Thursday, January 25, 2007

Be Informed-don't believe everything you read

When you read an article that says "Chromium helps maintain immunity", do you believe there is proven science to back up that claim? Think again! These "claims" about nutrients or dietary supplements are often included purely for marketing the product and to make you think the product has value. In 1994 a new law ruled that dietary supplements (vitamins, minerals, botanicals and other ingredients) did NOT need to have scientific studies to prove effectiveness. "The marketing has been quite effective without studies" says Irwin Rosenberg, M.D., senior scientist at the Jean Mayer U.S. Department of Agriculture Human Nutrition Research Center on Aging at Tufts University.

So make sure you think twice when you see:

"Scientific Studies have shown". It may really mean that there were observations that have not been studied or proven by rigorous controlled randomized clinical trials.

"Includes glycemic, cardio balance and nutra multi". It sounds important but notice that tiny disclaimer that says "These statements have not been evaluated by the Food and Drug Administration. These products are not intended to diagnose, treat, cure or prevent any disease". That means the fancy words are for marketing, not real science.

One more little tip. If you are reading the label for a product or vitamin, make sure you read how many tablets you need to take to get the "dose" of an ingredient. Sometimes it takes 4 tablets to get the 1000mg dose on the label. That can be an expensive supplement that might be a waste of your hard earned cash.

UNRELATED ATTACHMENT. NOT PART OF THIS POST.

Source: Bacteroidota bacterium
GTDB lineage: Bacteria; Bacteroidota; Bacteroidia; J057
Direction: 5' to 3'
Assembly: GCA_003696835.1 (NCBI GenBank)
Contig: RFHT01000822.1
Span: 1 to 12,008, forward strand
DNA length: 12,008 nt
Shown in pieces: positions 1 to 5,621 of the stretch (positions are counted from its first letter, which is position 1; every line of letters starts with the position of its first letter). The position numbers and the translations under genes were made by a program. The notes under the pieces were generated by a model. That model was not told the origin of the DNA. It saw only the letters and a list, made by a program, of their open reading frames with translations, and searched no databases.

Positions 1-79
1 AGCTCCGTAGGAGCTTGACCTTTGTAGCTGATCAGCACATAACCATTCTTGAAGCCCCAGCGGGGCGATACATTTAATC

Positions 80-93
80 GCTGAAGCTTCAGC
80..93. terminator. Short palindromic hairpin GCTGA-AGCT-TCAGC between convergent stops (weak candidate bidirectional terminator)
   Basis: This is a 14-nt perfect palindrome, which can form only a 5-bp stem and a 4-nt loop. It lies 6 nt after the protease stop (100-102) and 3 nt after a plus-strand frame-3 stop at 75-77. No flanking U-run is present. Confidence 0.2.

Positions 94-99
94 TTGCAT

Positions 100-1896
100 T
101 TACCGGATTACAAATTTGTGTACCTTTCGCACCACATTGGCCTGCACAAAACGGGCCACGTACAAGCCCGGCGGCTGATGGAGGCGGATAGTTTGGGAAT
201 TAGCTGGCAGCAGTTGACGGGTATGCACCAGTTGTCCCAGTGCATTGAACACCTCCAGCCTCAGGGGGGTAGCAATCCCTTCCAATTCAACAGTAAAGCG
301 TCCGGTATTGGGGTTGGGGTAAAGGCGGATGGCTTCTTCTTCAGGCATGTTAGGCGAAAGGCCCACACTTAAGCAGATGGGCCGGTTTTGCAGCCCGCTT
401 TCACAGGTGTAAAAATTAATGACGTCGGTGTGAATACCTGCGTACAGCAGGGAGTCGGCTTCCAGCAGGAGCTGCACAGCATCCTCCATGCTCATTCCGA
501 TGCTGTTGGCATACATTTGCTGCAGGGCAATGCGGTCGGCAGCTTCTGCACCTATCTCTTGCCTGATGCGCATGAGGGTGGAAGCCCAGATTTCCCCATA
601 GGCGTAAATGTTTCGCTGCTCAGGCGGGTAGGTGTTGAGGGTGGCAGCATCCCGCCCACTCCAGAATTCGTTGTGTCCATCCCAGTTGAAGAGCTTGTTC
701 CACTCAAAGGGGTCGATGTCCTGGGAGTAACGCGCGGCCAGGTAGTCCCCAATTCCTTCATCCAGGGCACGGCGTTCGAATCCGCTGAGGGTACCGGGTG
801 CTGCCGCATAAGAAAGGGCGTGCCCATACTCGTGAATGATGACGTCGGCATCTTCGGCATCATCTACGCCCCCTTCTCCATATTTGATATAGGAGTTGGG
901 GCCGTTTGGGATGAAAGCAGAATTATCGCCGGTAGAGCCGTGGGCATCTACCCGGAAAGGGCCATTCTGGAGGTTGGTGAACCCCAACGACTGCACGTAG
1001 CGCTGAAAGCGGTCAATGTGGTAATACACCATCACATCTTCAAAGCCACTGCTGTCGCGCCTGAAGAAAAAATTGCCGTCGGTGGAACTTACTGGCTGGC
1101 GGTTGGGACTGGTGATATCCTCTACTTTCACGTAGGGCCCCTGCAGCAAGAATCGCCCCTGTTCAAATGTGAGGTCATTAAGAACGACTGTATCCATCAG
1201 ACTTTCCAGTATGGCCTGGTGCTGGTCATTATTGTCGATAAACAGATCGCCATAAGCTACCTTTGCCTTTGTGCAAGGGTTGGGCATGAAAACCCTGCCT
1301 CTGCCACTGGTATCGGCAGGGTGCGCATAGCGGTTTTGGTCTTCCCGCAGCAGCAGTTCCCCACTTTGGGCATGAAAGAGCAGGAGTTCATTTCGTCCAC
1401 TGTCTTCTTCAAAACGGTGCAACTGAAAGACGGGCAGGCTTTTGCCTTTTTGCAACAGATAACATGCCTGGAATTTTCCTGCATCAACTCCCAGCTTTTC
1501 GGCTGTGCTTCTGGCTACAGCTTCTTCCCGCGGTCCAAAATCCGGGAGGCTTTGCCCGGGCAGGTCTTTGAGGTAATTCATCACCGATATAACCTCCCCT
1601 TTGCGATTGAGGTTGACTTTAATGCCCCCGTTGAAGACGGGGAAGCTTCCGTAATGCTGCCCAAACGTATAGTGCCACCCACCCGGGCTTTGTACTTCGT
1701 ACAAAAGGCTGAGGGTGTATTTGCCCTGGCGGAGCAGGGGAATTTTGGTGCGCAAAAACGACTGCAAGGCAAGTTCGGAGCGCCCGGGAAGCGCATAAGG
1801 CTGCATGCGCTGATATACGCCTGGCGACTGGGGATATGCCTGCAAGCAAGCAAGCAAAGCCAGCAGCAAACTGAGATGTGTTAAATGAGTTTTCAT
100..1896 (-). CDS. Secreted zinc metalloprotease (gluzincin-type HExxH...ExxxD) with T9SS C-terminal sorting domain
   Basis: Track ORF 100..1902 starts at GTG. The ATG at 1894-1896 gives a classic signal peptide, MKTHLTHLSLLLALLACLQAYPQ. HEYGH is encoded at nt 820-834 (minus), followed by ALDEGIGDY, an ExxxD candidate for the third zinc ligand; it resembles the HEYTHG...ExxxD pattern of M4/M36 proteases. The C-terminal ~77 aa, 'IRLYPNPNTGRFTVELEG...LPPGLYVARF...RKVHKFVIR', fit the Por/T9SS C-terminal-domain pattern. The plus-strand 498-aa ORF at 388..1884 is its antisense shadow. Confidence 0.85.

Craig Patterson said...

GNC sales rise amid uncertainty
Friday, January 19, 2007

By Teresa F. Lindeman, Pittsburgh Post-Gazette

General Nutrition Centers Inc. yesterday said it extended its streak of positive sales results through the end of last year, an announcement which should help keep the Pittsburgh health supplements chain's options open as it continues to ponder going public or selling out.

And here is a good link to FTC site What truth-in-advertising rules apply to advertisers?

Keep writing doctor brayer. You just saved me money. No more supplements for me. I'll put that money into healthier food.

Lisa said...

Very informative BLOG...can't wait for more articles and education from Dr. Brayer.

Anonymous said...

Very interesting blog article on the importance of really researching "miracle cures", "healthy supplements" and "weight loss wonder programs". Seems like it always pays to apply the sound, rational and thorough scientific method that you advocate and demonstrate in your blog research.